The human mind is designed to see patterns, like figures in the clouds. Since early times, the human imagination has connected stars into familiar patterns, which we call constellations. Most sound like a complete stretch. Yet a surprising number of basic images appear across cultures—a fish, a snake, a ship, a sacrifice.
Is it possible that some constellations commemorate an earth-changing event seared into humanity’s memory? That’s what the famous 19th-century popularizer of astronomy, Richard A. Proctor, proposed in his book Myths and Marvels of Astronomy.
He pointed out that the Western system of constellations, which the Greeks borrowed from earlier civilizations in the Middle East, included stars that the Greeks could no longer see. (The wobbling earth changes our view of the stars slowly over time, called the precession of the equinoxes.)
When he looked for the time and place when all those stars would be visible on the horizon, Proctor found something amazing. You could see all 48 original constellations if you were (a) living near Babel, about 35 degrees north latitude, and (b) living in the mid-to-late third millennium BC (the time of the Tower of Babel)!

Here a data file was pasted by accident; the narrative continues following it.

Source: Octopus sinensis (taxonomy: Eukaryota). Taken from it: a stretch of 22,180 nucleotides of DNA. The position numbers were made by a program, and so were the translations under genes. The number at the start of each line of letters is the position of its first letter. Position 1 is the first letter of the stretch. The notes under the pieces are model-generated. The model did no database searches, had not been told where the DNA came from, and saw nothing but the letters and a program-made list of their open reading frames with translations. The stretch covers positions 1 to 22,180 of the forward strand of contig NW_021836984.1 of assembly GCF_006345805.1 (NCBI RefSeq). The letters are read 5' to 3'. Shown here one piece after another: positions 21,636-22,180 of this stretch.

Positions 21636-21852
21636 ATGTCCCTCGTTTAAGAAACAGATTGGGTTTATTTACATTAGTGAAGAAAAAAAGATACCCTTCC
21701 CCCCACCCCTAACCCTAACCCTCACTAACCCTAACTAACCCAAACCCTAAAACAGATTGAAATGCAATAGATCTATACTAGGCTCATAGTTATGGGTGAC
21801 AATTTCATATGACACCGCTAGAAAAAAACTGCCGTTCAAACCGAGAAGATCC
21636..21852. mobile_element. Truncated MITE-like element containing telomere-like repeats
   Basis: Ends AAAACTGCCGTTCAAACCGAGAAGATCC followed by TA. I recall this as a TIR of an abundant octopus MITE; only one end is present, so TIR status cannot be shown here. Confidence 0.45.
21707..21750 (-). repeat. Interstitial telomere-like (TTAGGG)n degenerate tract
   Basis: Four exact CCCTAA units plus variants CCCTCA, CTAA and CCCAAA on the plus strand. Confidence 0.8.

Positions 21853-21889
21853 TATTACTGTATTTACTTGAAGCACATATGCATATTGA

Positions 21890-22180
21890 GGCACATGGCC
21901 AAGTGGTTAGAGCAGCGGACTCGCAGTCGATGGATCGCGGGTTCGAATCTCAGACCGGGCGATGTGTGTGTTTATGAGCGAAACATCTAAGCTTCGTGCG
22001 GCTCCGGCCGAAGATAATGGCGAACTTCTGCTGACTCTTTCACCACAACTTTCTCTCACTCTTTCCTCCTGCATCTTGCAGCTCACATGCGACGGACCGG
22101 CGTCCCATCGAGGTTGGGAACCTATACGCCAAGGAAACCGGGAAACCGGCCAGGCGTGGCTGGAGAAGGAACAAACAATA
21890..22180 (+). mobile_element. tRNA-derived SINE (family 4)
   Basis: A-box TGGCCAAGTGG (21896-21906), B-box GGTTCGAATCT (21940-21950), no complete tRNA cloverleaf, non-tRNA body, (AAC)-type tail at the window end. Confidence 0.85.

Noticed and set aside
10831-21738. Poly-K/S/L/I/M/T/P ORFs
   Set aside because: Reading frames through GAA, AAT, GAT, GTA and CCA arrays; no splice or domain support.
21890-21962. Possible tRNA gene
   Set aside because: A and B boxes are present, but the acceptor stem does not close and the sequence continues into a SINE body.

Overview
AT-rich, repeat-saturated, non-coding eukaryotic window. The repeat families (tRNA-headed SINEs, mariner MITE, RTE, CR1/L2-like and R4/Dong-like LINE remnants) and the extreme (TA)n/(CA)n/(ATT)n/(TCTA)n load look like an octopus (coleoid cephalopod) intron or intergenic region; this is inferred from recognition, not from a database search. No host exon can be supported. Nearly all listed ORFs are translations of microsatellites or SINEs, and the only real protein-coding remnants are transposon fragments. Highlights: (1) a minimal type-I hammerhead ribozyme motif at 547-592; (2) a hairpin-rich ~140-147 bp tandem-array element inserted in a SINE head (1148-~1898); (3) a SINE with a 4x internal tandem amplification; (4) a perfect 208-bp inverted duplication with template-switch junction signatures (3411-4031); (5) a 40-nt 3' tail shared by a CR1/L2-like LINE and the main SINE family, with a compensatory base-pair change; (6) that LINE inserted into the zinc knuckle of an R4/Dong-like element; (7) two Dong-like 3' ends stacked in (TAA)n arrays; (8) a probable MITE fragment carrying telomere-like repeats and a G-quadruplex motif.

Just coincidence? Proctor also pointed out that certain constellations depict a flood story as they move across the sky. Could this be another flood legend (like so many others anthropologists have found around the world), which loosely resembles the Bible’s true flood story? You decide.
As the earth rotates, the stars seem to move across the sky. The first constellation to appear is Aquarius (far right), followed by a procession of constellations that form a “story.” This approximates the sky that people would have seen at the Tower of Babel, before some stars dipped below the horizon because of the earth’s wobble. (Click image for larger chart.)